It’s no secret that the only meal I’m really good about remembering to feed myself is dinner. Lunch is about a 50/50 shot, depending on how absorbed in work I happen to be that day (and whether or not Jackson’s working from home), but I can be pretty good about breakfast – if I set myself up correctly. Normally that means making a batch of something that I can grab from to eat all week, since I am not, despite my best efforts, a cereal or eggs person.
Enter pear and granola muffins.
They’re exactly what I’m looking for from a grab-and-go breakfast perspective – sweet, but not so sweet that you feel like you’re eating dessert, with enough texture to keep things interesting, and enough substance that two muffins (and maybe a piece of fruit) will keep me full and happy through lunchtime.
Admittedly, they were also an excuse to play with the idea of baking from ratios – a concept I picked up from Michael Rhulman’s blog (and also his excellent book, Ratio*, which I placed on hold at the library the second I discovered it and am now devouring).
*Not an affiliate link, I just think you should read this.
The magic of ratios
I (obviously) love to cook, but the magic for me isn’t necessarily in the end result – it’s the way that understanding the why of something, the science or technique behind a certain flavor or texture suddenly unlocks a whole world of possibility. It’s something Adam Savage talks about a lot – how understanding one new tool or new concept can open up new horizons of making, even in areas you’re already familiar with, because it changes the way you think about the process as a whole.
Understanding why a recipe works makes it so much easier to open up my refrigerator and come up with something on the fly – at least with savory cooking.
Baking is a bit more opaque. The logic is the same – understanding how and why yeast develops flavor in dough, for example, means you can mess around with rising times for bread – but I’ve never felt like I can wing it in baking the same way I can in cooking because the chemistry of baking is so precise. Base has to be balanced with acid. Water has to be balanced with flour. Fat and sugar have to work in harmony to create tenderness and flavor.
A ratio unlocks that alchemy.
It’s important to note here, that a ratio isn’t the key to perfect food every time. As Rhulman writes, “…my aim isn’t to make the perfect bread or pasta or mayonnaise or biscuits – ‘the best I’ve ever had.’ It’s to set a baseline to work from, to codify the fundamentals from which we work and which we work off of…Only when we know good can we begin to inch up from good to excellent.”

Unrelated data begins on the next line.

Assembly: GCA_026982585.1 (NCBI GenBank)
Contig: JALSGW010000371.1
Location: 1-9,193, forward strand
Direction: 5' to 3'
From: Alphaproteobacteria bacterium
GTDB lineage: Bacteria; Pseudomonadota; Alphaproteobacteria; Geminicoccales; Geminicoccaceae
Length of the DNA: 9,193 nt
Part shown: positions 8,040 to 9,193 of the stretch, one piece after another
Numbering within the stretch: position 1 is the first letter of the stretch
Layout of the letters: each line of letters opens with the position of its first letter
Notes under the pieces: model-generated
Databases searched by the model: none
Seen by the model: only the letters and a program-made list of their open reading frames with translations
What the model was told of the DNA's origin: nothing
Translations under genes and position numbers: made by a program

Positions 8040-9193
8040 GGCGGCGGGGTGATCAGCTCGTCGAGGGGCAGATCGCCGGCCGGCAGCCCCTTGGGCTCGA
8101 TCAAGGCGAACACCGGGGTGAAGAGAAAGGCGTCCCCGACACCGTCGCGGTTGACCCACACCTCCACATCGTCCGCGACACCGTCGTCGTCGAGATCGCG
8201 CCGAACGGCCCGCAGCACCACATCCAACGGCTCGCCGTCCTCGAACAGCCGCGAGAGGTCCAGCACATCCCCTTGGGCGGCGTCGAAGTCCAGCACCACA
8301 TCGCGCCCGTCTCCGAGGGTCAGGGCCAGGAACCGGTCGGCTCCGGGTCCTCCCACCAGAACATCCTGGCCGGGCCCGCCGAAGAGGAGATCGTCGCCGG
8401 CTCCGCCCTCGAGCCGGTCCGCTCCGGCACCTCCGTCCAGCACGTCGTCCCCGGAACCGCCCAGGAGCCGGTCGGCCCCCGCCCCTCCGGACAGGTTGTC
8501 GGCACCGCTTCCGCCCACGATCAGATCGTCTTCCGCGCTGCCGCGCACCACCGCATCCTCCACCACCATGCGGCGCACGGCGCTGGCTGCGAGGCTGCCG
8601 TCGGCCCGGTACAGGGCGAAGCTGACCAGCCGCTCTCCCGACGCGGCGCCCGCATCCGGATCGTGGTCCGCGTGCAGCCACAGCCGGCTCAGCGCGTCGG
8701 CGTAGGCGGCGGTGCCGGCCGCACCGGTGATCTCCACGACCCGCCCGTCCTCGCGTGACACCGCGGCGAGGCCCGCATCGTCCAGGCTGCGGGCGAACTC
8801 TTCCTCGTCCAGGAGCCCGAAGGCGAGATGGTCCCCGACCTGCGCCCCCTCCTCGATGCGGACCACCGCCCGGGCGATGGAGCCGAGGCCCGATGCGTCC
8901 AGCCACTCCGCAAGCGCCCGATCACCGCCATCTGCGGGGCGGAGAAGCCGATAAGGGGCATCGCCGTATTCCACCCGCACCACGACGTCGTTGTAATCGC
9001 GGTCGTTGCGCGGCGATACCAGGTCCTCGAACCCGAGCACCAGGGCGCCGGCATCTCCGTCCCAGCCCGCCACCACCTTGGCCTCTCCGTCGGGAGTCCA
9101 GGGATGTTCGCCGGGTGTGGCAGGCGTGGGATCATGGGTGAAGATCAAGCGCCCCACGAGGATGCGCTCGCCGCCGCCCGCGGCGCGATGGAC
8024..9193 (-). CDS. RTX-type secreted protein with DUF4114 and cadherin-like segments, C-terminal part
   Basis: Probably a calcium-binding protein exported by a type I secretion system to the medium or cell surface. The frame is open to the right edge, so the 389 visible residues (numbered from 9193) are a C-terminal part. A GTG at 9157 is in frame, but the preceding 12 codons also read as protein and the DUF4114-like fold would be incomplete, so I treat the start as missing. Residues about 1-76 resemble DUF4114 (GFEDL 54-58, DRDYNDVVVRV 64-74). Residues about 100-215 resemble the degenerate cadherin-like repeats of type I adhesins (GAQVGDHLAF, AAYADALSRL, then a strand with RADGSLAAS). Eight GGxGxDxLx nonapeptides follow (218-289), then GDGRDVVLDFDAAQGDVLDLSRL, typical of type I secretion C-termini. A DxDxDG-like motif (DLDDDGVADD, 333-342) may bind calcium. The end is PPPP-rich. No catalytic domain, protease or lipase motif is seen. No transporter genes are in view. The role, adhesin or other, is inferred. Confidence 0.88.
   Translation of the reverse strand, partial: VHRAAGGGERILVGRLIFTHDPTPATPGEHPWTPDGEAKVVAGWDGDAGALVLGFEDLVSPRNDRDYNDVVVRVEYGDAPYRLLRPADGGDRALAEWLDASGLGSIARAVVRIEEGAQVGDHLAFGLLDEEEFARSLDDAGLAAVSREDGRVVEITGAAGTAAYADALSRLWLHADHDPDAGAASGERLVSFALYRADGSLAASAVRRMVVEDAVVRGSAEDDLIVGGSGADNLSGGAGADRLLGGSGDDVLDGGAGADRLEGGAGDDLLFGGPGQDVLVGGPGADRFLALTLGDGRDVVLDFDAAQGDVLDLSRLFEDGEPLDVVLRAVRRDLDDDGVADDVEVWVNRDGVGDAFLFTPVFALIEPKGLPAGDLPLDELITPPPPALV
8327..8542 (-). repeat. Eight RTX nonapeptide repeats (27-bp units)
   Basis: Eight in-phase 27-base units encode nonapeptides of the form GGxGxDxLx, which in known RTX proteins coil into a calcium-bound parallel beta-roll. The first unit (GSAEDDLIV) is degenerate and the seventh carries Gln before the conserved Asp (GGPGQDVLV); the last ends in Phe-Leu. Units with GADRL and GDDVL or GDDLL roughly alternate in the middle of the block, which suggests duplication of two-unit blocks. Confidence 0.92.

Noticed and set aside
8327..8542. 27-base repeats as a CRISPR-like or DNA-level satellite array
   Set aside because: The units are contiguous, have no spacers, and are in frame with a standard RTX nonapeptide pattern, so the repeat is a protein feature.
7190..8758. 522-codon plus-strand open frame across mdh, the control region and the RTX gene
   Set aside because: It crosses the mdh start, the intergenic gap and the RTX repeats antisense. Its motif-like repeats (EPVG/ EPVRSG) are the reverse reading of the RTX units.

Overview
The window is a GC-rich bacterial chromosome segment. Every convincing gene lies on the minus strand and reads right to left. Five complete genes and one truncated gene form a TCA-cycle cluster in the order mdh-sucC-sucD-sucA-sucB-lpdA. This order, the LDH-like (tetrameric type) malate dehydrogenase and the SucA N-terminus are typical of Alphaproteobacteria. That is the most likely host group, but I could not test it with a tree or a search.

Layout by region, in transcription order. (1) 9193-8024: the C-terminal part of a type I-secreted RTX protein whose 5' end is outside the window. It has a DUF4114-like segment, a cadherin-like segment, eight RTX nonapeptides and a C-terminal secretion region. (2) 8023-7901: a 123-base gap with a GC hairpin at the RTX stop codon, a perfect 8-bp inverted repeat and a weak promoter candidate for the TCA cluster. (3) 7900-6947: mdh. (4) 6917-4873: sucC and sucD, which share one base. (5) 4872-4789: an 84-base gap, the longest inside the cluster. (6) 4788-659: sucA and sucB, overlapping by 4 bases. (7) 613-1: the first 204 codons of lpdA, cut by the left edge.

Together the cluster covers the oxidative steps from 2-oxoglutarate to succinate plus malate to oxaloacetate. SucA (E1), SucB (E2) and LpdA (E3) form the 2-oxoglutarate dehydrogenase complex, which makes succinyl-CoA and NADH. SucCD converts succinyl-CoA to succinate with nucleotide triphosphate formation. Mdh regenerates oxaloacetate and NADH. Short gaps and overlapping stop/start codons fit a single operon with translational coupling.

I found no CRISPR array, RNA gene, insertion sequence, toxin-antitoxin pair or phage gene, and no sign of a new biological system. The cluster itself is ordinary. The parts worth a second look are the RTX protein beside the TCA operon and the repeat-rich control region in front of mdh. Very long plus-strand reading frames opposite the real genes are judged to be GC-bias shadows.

But in my line of work, writing and testing (and retesting and rewriting) recipes, having a good place to start, a framework you know will come out, at least structurally, is transformative.
Eggs: a very good place to start
In general, a muffin is, by weight, 2 parts flour to 2 parts liquid to 1 part egg to 1 part butter (or other fat). When I’m building a recipe, eggs are the best place to start – they’re hard to subdivide, and I know they all weigh 56 grams pretty consistently.
So, using that ratio, if I want a basic muffin recipe using a single egg, I would end up with something that looks like this:
- 112 grams flour (2x the weight of the egg)
- 112 grams milk (2x the weight of the egg
- 56 grams butter (1x the weight of the egg)
- 56 grams egg
Of course, that recipe is missing a few important ingredients – like leavening. As a general rule of thumb, you add one teaspoon of baking powder per 114 grams of flour, though you can be flexible if you want things fluffier or denser. Unlike baking soda, baking powder is already an acid/base balanced leavening – you can increase the amount pretty much arbitrarily (within reason, of course – to quote Rhulman again, “how well ratios work is directly proportionate to the ratio of common sense applied to them”) without worrying about leaving an unpleasantly metallic soapy taste behind.
So now our recipe looks like this:
- 112 grams flour (2x the weight of the egg)
- 112 grams milk (2x the weight of the egg
- 56 grams butter (1x the weight of the egg)
- 56 grams egg
- 1 teaspoon baking powder
It’s not a great recipe – it won’t taste very good without salt or sugar – but I know if I mixed all these things together I would end up with a muffin-shaped object at the very least. Which means now, I get to play.
Pear and granola muffins: a first attempt
When I originally set this project for myself, the goal was to avoid refined sugar as much as possible. There is absolutely nothing wrong with refined sugar in and of itself, I was just curious about how far I could get without it, and felt like giving myself a challenge. After all, there’s nothing quite like a constraint to spark creativity.
I also knew I wanted to try to replicate the flavors and textures of granola as much as possible. I’ve loved the idea of it for years, and I love the taste and texture…but as I’ve mentioned, I can’t quite make myself a cereal person, no matter what form it happens to take.